Astronomers are finally getting a look at the extreme processes inside and around black holes. By combining the light from three powerful infrared telescopes, an international team has observed the active gas and dust accretion around a supermassive black hole in the center of a galaxy tens of millions of light-years away.
Resolving these features isn't just confirmation of how mass accretes onto black holes in centers of galaxies, it's how the image was taken is a major step in our Earth-bound exploration of the cosmos.
The team, led by Gerd Weigelt, a director of the Max Planck Institute for Radio Astronomy in Bonn, Germany, resolved the inner ring of debris in the inner region of the active galaxy NGC 3783.
They used the AMBER interferometry instrument of the ESO's Very Large Telescope Interferometer in Chile to combine the infrared light from three telescopes. Sebastian Hoenig, a postdoctoral researcher at the UC Santa Barbara Department of Physics, called the method "a major milestone toward directly imaging the growth phase of supermassive black holes."
Interferometry is an imaging method that uses two or more - in this case, three - separate points on a telescope array to observe an object. The light from the individual telescopes in combined or "interfered" to create a complete picture.
Since each individual image contains high-resolution information, the combined image can give astronomers stunning detail. With separate vantage points, the clarity of the final image is similar to the clarity of a telescope if its diameter were the same as the distance between the two points. In other words, this technique gives astronomers a spectacular view without the impossibly large hardware.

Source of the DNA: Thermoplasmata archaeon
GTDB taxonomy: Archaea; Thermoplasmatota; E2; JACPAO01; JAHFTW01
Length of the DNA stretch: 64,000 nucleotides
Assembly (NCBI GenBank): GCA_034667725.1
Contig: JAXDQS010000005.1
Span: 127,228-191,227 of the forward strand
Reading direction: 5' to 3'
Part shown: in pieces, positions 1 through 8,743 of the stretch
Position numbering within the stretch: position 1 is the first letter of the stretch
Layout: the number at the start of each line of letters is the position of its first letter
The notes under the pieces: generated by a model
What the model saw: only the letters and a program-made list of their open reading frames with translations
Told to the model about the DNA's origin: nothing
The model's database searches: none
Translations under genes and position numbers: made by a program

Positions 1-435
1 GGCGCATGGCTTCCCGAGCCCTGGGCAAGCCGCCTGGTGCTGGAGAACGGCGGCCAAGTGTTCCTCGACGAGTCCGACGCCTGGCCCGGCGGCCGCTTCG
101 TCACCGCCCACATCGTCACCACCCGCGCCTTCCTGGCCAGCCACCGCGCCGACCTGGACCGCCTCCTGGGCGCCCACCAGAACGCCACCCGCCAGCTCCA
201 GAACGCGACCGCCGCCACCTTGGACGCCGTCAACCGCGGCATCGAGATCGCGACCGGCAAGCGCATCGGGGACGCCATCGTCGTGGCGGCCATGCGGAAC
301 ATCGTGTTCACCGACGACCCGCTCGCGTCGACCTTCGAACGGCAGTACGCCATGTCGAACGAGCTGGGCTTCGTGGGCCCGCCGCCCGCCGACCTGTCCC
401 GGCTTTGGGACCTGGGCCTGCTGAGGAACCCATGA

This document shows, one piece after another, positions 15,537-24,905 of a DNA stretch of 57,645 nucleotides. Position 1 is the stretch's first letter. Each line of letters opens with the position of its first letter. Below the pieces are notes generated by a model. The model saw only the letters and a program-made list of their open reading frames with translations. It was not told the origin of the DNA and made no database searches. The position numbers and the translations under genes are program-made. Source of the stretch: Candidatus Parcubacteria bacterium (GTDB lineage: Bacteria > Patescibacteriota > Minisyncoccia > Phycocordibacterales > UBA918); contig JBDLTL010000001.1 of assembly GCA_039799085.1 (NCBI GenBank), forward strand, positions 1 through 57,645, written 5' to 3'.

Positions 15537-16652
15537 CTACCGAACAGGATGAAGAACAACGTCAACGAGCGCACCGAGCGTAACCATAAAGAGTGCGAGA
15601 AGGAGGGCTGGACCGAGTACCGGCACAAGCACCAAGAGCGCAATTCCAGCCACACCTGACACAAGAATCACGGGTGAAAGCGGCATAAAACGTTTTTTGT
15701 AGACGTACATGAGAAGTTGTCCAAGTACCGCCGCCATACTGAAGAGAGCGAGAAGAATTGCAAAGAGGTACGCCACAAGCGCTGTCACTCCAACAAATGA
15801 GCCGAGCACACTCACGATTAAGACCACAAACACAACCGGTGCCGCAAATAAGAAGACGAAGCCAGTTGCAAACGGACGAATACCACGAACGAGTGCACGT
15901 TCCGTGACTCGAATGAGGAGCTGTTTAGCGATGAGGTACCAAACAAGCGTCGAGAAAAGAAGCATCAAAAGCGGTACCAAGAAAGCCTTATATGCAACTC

This method was necessary to see such a small object - the ring-shaped distribution of hot dust called a torus in the inner region of the active galaxy NGC 3783. The dust torus has an angular radius of only 0.7 milliarcseconds in the sky. That's 5 million times smaller than one degree. To resolve something this small, astronomers would need a telescope with a mirror at least 100 meters in diameter. As we don't have the technology to build such a large telescope, interferometry was the best bet.
This method was able to achieve an angular resolution equivalent to the resolution of a telescope with a diameter of 130 meters, 15 times higher than one of the VLTI telescopes alone. Each telescope has a mirror 8 meters (26 ft) in diameter.
The torus marks the transition from a more-distant mixture of gas and dust in a toroidal or doughnut-shaped structure to the gaseous disk closer to the black hole. It's easy to observe because it dominates the infrared emission of active galactic nuclei. Astronomers suspect that this dust torus is the central black hole's fuel.
Black holes often have millions of times the mass of our sun and are surrounded by hot and bright gaseous disks called accretion disks that spew out radiation as material falls into them. The dust tori surrounding the accretion disks are most likely the reservoir of the material that flows through the accretion disks and finally feeds the growing black holes.
Up next for the research team, which also includes astrophysicists from the universities of Florence, Grenoble, and Nice, will be the continued accumulation of information about and a highly detailed image of the active galactic nucleus at galaxy NGC 3783.
"Our main interest is to learn how supermassive black holes in the centers of galaxies are fueled, so that they grow to the enormous million to billion solar mass objects we see today," said Hoenig. And since there's a supermassive black hole in the center of our galaxy, anything astronomers learn about black holes in distant galaxies will help them explain our own.
Image: Artist's impression of the dusty torus surrounding a black hole. Credit: ESO